[ang-kuh s, uhng-kuh sh]

noun, plural an·kus, an·kus·es.

an elephant goad of India with a spike and a hook at one end.

Origin of ankus

1885–90; < Hindi; akin to angle2 Unabridged Based on the Random House Unabridged Dictionary, © Random House, Inc. 2019

Examples from the Web for ankus

Historical Examples of ankus

  • I spoke to him, scratched his neck with the ankus, but he would not stop.

    Kari the Elephant

    Dhan Gopal Mukerji

  • If thou wilt give me the ankus to take away, it is good hunting.

    The Second Jungle Book

    Rudyard Kipling

  • It was plain to see that the elephant had felt the prick of the Mahout's ankus.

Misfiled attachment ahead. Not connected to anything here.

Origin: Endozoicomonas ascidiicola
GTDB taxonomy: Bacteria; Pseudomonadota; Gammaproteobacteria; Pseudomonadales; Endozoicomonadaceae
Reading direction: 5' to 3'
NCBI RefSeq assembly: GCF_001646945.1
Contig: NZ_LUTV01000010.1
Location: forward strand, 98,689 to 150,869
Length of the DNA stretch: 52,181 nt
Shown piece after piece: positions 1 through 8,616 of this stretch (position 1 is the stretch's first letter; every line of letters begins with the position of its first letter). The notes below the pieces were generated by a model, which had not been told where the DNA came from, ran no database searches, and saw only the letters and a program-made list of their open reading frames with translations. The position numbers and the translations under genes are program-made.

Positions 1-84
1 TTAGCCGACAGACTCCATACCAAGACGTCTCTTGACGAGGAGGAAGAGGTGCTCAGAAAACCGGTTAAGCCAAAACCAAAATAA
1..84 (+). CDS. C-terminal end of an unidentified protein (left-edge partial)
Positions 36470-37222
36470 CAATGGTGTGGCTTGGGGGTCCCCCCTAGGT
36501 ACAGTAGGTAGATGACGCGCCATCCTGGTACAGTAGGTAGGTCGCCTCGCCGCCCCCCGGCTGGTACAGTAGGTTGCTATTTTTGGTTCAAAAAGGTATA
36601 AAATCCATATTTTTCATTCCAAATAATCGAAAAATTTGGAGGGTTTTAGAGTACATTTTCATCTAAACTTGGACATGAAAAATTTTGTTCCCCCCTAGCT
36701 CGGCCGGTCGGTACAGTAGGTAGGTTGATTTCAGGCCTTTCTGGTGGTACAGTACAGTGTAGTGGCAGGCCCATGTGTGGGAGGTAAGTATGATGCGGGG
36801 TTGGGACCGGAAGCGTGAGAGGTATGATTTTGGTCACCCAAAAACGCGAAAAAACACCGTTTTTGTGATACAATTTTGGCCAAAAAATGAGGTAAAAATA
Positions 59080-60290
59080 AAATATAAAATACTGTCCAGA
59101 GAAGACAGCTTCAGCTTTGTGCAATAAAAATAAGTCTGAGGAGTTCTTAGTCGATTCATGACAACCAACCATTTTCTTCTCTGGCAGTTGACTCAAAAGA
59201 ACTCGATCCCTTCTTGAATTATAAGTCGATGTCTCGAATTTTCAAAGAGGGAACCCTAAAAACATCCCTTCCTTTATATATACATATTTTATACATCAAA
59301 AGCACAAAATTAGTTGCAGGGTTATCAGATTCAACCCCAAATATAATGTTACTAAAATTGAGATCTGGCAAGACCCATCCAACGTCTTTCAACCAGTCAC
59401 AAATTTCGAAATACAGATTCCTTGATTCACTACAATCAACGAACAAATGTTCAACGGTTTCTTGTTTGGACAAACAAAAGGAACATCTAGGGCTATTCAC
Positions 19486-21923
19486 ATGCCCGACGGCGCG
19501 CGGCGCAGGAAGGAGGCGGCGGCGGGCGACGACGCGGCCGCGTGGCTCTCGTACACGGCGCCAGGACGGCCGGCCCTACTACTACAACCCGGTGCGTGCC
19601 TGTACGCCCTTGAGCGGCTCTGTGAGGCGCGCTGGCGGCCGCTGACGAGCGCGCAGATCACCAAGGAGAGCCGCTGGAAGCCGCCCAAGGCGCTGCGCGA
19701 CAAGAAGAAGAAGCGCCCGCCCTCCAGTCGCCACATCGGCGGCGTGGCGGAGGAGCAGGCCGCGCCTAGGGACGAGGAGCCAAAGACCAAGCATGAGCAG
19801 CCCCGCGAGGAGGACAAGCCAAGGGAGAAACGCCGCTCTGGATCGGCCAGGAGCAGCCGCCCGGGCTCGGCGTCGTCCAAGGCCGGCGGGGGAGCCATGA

Mount Music

    E. Oe. Somerville and Martin Ross

  • Mowgli told him all his adventures from beginning to end, and Bagheera sniffed at the ankus between whiles.

    The Second Jungle Book

    Rudyard Kipling

  • The ankus flew sparkling, and buried itself point down thirty yards away, between the trees.

    The Second Jungle Book

    Rudyard Kipling

British Dictionary definitions for ankus


noun plural -kus or -kuses

a stick used, esp in India, for goading elephants

Word Origin for ankus

from Hindi
Collins English Dictionary - Complete & Unabridged 2012 Digital Edition © William Collins Sons & Co. Ltd. 1979, 1986 © HarperCollins Publishers 1998, 2000, 2003, 2005, 2006, 2007, 2009, 2012